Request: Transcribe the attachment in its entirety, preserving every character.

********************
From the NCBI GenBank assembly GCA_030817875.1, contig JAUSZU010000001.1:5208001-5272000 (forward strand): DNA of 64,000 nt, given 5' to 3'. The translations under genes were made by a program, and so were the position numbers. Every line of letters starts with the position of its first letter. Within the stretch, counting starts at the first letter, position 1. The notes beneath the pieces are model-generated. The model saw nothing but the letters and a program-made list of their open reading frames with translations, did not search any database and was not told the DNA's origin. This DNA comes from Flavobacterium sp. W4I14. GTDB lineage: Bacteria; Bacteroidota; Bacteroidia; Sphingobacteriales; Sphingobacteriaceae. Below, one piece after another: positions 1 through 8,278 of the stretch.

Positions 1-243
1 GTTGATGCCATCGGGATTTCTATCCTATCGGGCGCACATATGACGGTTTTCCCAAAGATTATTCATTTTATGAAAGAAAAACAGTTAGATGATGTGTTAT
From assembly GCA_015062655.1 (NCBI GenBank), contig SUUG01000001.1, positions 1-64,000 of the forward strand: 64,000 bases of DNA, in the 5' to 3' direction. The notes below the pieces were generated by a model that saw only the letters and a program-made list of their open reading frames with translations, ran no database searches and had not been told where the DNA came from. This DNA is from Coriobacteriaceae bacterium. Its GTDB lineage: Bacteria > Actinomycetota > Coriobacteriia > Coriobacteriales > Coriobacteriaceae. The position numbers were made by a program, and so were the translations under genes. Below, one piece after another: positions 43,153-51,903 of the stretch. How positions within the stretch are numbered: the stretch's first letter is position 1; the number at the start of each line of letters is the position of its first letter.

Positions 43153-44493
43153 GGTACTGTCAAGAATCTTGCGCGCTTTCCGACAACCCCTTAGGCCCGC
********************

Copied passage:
From the NCBI GenBank assembly GCA_030817875.1, contig JAUSZU010000001.1:5208001-5272000 (forward strand): DNA of 64,000 nt, given 5' to 3'. The translations under genes were made by a program, and so were the position numbers. Every line of letters starts with the position of its first letter. Within the stretch, counting starts at the first letter, position 1. The notes beneath the pieces are model-generated. The model saw nothing but the letters and a program-made list of their open reading frames with translations, did not search any database and was not told the DNA's origin. This DNA comes from Flavobacterium sp. W4I14. GTDB lineage: Bacteria; Bacteroidota; Bacteroidia; Sphingobacteriales; Sphingobacteriaceae. Below, one piece after another: positions 1 through 8,278 of the stretch.

Positions 1-243
1 GTTGATGCCATCGGGATTTCTATCCTATCGGGCGCACATATGACGGTTTTCCCAAAGATTATTCATTTTATGAAAGAAAAACAGTTAGATGATGTGTTAT
From assembly GCA_015062655.1 (NCBI GenBank), contig SUUG01000001.1, positions 1-64,000 of the forward strand: 64,000 bases of DNA, in the 5' to 3' direction. The notes below the pieces were generated by a model that saw only the letters and a program-made list of their open reading frames with translations, ran no database searches and had not been told where the DNA came from. This DNA is from Coriobacteriaceae bacterium. Its GTDB lineage: Bacteria > Actinomycetota > Coriobacteriia > Coriobacteriales > Coriobacteriaceae. The position numbers were made by a program, and so were the translations under genes. Below, one piece after another: positions 43,153-51,903 of the stretch. How positions within the stretch are numbered: the stretch's first letter is position 1; the number at the start of each line of letters is the position of its first letter.

Positions 43153-44493
43153 GGTACTGTCAAGAATCTTGCGCGCTTTCCGACAACCCCTTAGGCCCGC